Updated: March 26, 2019 8:09:39 am
As about 900 million voters prepare to elect their next government, the agenda for the Indian elections is supposedly decided. But there is an eerie silence on part of the political class and the general public around issues of health. In most elections in Western countries, the healthcare policies of a political party are an important agenda. During the May 2015 general elections in the UK, the prestigious medical journal, Lancet, called the UK’s National Health Services (NHS) a “political hot potato” for parties in that country. Unfortunately, in India, despite a dismal healthcare setup, health still does not figure in the imagination of the rulers or the ruled.
Six days after the terrorist attack in Pulwama, the World Health Organisation (WHO) released its report on the global health expenditure, that not only reveals ground realities on health economics but also helps governments to prioritise future health expenditure. The report revealed that the global spending on health increased in low and middle-income countries by 6 per cent and in high-income countries by 4 per cent. It showed that both India and Pakistan have populations which are one of the highest in the world when it comes to spending out of pocket on health. However, its stark findings got lost in the din of a near-war between the two countries.
The current infant mortality rate (IMR) in India stands at 44 per 1,000 live births and the country stood 12th on a UNICEF list of 52 low-middle income countries with the highest IMR in the world (2016). India’s neonatal mortality rate (NMR), at 25.4 per 1,000 live births, was higher than that of Sri Lanka, Bhutan, Nepal and Bangladesh. Only Pakistan and Afghanistan fared worse than us in the subcontinent.
Considered to be a sensitive indicator of the quality of healthcare delivery, the maternal mortality rate (MMR) for India is 130 per 1,00,000 live births. The average global MMR hovers around 216 per 1,00,000 live births. What is startling is the fact that the so-called electorally most sensitive state of the country, Uttar Pradesh, has an MMR of 201 per 1,00,000 live births. UP also happens to be the electoral state of the PM.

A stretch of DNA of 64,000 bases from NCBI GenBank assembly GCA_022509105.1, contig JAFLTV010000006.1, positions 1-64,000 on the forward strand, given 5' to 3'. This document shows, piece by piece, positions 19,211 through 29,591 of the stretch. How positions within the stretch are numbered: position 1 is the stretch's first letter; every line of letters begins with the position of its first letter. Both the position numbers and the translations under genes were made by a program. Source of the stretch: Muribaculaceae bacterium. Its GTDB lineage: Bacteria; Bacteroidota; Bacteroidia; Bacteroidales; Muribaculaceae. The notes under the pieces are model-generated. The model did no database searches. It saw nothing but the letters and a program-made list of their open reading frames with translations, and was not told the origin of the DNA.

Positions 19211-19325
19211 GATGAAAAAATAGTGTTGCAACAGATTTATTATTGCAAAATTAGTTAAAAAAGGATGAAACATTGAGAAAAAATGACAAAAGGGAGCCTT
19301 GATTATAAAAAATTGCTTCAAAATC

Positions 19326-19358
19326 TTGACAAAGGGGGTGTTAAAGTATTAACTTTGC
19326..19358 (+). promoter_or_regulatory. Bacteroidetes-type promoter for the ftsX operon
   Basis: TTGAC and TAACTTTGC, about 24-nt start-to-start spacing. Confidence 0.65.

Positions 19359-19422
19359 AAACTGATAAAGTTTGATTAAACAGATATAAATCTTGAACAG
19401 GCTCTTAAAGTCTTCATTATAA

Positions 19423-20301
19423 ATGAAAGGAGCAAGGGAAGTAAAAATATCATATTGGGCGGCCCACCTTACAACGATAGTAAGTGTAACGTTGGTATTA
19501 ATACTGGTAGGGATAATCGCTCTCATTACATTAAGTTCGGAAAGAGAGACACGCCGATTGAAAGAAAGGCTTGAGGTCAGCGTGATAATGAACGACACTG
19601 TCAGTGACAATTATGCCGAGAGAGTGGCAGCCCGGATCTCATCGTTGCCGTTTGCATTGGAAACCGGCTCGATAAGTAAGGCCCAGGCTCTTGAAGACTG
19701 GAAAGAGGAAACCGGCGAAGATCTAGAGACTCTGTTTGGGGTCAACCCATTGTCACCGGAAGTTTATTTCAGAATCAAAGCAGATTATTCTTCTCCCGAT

It is interesting to note that the word “health” or “healthcare” appeared 83 times in the election manifesto of the BJP and 42 times in the manifesto of the Congress party during the run-up to the 2014 elections. Despite this, health did not become an election agenda. Even today, the Opposition does not want to make the Gorakhpur hospital childrens’ deaths (from 2017) a pivotal point for their campaigns.
It is important to analyse why something as important as the health of a nation remains undiscussed during elections here. Illiteracy, lack of awareness, diversionary communal-caste discussions by the political class, lack of political will, and, poor electoral ethics are some of the reasons which come to mind. It would, perhaps, be preposterous to believe that the people would seek health from their rulers when basic survival issues like hunger, unemployment and education go unaccounted. Even as the country with the highest number of malnourished children in the world, our expectation for good healthcare seems like a pipedream.
In view of the WHO report, however, the least we can expect from our political class is a general consensus on increasing public health funding. At present, we spend just around 1 per cent of the GDP on health. This is less than what even countries like Ethiopia and Bhutan spend on the health of their people. Most experts believe that we should be spending, at least, 3 per cent of the GDP on health. For achieving universal health coverage, it is imperative that domestic spending on health be increased. It is known that a health system with high government funding provides accessible and more affordable healthcare to its people, also ensuring financial protection of its citizens.
The Swiss medical historian, H E Sigerist once said that “the problem of public health is ultimately political”. As a mature democracy, there is an urgent need to make state-sponsored healthcare a crucial component of political campaigns during elections. As citizens of the largest democracy of the world, it is our duty to accept an electoral agenda that is as per our needs, not as per the wishes of politicians for whom hubris, rhetoric and hollow promises are routine.
This article first appeared in the print edition on March 26, 2019, under the title ‘Missing in the polls’. The writer is professor, department of orthopaedics, AIIMS, New Delhi.
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